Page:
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    Silver Lifesaving Medal 44mm Awarded to Virgil Smith and Recovered after Pearl Harbor.
    A Treasury Silver Life Saving Medal, with replaced eagle suspension bar and brooch, engraved "To Virgil Smith for bravery rescuing a shipmate from drowning, February 16, 1934". The actual medal shows substantial pitting from being in sea water for sometime. The condition of a medal can play an important role in whether or not a collector decides it fits into his or hers collection. Most collectors will shy away from a metal that shows obvious signs of abuse or odd condition problems. But, here's an example where condition plays a major role in the medal's story.

    Virgil Smith enlisted in the service in 1930. The official account of Smith's actions are as follows: On February 16, 1934, while preparations were being made on the USS Texas to send a diver down from the bow to work on some chains there was a heavy swell which caused the ship to roll considerably. During one of these rolls the port gunwhale of the motor launch which contained the diver caught under the scupper lip. This movement careened the motor launch over and began to take on water, and at the same time throw several men into the water. One seaman, Seaman W.E. Baker, had a rubber suit on which began to take on water. When Smith saw this he wrapped his legs around Baker bringing him to safety. If Smith did not do this Baker would have certainly drowned. Albeit this happened in 1934, Smith did not receive this Life Saving medal until January 1941.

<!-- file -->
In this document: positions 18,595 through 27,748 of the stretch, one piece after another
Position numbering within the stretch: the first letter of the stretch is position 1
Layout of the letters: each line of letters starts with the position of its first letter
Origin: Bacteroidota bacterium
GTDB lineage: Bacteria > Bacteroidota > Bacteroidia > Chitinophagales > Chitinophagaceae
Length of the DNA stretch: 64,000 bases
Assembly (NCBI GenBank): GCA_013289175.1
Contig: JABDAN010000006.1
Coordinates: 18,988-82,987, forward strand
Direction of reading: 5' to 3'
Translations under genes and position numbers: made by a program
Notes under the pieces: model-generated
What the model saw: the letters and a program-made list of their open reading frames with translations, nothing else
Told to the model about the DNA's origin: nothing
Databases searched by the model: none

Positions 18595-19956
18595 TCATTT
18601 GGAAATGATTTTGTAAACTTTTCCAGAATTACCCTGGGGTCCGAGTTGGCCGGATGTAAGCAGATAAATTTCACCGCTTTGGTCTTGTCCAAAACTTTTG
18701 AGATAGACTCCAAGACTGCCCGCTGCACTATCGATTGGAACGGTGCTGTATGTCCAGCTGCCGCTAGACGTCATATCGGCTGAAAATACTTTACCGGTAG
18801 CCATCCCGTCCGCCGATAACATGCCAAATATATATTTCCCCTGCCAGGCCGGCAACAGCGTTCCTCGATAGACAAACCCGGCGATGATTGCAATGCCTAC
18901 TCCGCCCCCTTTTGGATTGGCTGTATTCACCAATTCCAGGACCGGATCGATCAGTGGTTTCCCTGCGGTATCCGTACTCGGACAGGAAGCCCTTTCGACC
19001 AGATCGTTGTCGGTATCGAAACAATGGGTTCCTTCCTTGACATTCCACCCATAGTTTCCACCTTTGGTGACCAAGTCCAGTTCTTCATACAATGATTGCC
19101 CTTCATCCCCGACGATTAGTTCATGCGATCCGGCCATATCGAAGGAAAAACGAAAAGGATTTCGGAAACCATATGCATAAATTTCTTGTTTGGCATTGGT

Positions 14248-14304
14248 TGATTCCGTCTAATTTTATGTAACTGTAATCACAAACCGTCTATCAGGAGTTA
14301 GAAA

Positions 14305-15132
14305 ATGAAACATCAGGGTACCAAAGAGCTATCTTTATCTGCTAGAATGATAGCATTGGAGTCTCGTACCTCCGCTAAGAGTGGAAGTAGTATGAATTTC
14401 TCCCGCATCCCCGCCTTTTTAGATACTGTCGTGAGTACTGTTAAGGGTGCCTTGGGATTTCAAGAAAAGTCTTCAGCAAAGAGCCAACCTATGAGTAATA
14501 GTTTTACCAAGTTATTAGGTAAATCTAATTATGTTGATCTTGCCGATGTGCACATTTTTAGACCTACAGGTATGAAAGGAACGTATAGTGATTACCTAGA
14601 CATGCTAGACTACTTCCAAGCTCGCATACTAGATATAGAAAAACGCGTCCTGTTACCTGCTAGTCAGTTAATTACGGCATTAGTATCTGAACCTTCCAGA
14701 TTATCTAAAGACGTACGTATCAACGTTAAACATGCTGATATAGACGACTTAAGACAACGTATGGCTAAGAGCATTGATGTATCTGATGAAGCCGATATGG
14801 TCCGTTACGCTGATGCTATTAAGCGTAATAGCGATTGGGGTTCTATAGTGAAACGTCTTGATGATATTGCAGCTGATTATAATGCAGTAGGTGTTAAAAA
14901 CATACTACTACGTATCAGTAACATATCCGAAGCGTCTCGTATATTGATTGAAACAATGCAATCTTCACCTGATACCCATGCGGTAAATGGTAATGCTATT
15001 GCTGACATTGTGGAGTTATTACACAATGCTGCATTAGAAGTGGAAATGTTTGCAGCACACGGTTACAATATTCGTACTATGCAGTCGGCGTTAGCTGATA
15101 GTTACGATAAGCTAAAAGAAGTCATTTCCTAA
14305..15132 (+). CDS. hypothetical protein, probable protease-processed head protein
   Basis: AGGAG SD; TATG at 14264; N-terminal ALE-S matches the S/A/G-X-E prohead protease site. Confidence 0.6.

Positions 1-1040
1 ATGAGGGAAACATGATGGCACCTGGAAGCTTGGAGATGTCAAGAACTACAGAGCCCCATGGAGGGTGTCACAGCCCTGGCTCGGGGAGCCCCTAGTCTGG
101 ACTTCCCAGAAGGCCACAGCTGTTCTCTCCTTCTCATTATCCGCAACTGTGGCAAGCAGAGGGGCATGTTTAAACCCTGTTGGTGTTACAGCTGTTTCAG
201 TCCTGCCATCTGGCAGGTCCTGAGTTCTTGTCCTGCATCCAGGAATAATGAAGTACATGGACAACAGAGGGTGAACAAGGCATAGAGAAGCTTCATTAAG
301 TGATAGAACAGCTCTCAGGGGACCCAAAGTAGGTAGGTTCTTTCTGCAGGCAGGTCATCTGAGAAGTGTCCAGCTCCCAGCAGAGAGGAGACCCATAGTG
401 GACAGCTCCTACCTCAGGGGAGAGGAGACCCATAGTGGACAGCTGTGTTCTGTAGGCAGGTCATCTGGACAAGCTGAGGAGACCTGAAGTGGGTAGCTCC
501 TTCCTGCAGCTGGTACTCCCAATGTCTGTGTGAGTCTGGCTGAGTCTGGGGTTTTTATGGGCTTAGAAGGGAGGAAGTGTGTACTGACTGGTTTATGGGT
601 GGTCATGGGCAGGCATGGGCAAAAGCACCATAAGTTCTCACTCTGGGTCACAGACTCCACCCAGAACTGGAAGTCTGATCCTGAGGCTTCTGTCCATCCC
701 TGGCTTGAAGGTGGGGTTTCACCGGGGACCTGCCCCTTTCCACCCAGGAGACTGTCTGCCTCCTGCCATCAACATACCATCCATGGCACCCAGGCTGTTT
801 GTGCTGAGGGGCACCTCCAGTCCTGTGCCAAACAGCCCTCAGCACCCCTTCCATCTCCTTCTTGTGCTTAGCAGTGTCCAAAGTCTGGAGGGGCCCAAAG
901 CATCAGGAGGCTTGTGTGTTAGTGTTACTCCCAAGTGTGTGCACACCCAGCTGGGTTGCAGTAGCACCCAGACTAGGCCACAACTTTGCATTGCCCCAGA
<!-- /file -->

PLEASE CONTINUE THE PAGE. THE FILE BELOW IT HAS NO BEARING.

In December 1941 Smith assigned aboard the USS Oklahoma and was present when the Japanese attacked on December 7. He survived, but all his personal effects went down with the ship. Smith continued his service helping repair the USS Enterprise and USS South Dakota. In 1943 the Oklahoma was refloated, and that is when Smith was able to retrieve his belongings, including his Life Saving medal. Because Smith was a diver himself, and participated in salvage efforts, he might have retrieved the medal himself from the salvaged Oklahoma.

    Yes, the medal itself has condition issues, but the story certainly outweighs those concerns in our opinion.

    Auction Info

    Auction Dates
    December, 2020
    6th Sunday
    Bids + Registered Phone Bidders: 3
    Lot Tracking Activity: N/A
    Page Views: 483

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